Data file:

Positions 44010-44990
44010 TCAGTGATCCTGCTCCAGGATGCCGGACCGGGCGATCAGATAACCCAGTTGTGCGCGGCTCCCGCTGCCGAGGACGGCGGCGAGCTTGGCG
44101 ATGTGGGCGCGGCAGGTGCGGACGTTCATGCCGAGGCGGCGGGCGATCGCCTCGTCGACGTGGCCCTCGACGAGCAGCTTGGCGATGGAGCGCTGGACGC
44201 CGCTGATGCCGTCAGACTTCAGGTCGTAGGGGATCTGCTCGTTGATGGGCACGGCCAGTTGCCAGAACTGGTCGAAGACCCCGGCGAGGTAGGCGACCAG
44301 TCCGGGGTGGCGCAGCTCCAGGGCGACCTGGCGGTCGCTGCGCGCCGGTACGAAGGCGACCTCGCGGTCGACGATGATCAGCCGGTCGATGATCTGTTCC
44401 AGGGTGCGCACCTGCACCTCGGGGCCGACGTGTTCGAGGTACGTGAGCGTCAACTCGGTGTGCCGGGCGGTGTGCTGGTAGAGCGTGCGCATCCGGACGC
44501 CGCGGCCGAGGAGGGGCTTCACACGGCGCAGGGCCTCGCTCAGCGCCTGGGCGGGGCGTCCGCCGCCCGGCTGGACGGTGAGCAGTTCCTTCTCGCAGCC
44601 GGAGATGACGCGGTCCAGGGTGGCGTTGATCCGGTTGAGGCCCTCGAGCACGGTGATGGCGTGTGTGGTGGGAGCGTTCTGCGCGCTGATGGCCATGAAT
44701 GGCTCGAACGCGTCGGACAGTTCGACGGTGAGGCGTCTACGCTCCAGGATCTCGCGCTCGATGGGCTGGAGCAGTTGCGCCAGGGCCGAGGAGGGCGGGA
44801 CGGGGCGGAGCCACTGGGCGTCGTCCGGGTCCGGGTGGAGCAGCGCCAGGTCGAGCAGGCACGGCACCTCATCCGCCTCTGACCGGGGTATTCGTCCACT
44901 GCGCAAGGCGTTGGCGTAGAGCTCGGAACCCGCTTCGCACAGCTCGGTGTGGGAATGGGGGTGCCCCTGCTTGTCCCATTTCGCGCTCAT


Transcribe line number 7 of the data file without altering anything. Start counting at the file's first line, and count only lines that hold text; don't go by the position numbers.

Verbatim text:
44501 CGCGGCCGAGGAGGGGCTTCACACGGCGCAGGGCCTCGCTCAGCGCCTGGGCGGGGCGTCCGCCGCCCGGCTGGACGGTGAGCAGTTCCTTCTCGCAGCC